An old friend who now lives in a place called Jocotepec told me: Those things will get away from you.
He was from Florida, so he knew.
But banana trees lend an exuberant, tropical air to any home, so I ignored him and planted them in two separate spots. Later, I took an offspring of one of the originals and planted it in a third spot.
Note that I mentioned an offspring. Babies are what banana trees do best.
They are bunnies.
I now have three monster stands of banana trees which, in the wet summertime, deliver as expected. Tropical and exuberant.
Then winter comes.
The merest hint of a freeze turns tropical and exuberant into brown and dead. So the more numerous and taller your banana trees, the bigger mess you have on your hands in winter.
I have no gardener, and some of the banana trees exceed 20 feet in height. But something must be done because earlier this week we had two overnight freezes, and the banana trees reacted accordingly.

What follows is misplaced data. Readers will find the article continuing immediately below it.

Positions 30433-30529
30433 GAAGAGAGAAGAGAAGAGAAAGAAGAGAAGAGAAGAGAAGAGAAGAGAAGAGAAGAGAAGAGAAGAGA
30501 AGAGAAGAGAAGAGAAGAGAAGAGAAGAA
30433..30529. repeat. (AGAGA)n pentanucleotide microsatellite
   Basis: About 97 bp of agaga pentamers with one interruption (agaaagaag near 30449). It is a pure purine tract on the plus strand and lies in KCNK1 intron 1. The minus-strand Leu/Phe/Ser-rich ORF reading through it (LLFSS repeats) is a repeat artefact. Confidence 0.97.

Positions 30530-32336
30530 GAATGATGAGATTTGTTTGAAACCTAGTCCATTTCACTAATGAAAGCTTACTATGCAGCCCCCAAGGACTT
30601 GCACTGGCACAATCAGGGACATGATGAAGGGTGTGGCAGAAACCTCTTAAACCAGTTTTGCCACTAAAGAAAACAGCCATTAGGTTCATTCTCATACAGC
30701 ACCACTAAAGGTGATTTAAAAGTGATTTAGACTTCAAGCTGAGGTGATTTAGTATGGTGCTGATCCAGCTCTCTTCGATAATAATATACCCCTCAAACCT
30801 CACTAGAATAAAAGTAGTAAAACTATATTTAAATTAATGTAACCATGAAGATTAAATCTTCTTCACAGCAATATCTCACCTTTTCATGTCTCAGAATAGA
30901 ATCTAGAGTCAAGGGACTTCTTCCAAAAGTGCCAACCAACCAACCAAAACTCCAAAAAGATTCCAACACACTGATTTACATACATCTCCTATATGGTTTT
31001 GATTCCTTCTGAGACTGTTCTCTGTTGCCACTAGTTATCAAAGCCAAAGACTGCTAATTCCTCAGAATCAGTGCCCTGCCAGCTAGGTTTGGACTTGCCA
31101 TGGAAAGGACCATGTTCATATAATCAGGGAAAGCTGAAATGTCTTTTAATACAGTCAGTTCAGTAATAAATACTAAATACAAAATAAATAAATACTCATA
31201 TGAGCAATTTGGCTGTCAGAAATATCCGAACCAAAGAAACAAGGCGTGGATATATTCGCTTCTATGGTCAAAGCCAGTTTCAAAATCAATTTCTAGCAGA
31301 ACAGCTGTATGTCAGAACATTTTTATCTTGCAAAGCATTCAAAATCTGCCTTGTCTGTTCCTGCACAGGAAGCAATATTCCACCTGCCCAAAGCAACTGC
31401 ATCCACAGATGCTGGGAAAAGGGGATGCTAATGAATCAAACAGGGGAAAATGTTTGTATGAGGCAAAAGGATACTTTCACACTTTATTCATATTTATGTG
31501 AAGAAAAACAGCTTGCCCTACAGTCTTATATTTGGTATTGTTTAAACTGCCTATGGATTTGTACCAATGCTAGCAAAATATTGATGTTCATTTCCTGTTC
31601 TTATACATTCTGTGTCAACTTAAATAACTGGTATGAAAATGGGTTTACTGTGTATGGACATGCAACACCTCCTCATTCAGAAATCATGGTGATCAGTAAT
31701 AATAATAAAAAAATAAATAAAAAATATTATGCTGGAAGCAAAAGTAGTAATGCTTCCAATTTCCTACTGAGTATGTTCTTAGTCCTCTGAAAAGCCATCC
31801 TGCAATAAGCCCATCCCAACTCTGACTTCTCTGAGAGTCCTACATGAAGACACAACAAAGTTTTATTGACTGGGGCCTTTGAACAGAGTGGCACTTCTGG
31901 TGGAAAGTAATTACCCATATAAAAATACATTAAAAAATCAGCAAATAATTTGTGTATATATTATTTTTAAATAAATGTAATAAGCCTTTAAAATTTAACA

Something must be done, and it’s not just the banana trees. The datura reacts to freeze almost as poorly as the bananas do, and I have two sizable datura bushes that recently bloomed.
So it’s time for The Winter Cut. This is a gradual process because the work is much, and the man is old and lazy.
I have initiated a new procedure. Each day I whack a little, and I wheelbarrow it to the back patio, out of sight, and I toss the detritus into a pile, a pile which will become a mountain.
When the mountain approaches Himalayan proportions, I’ll find a fellow with a truck, and I will pay him to take it to the municipal dump.
Lesson learned: Listen to old men who live in Jocotepec.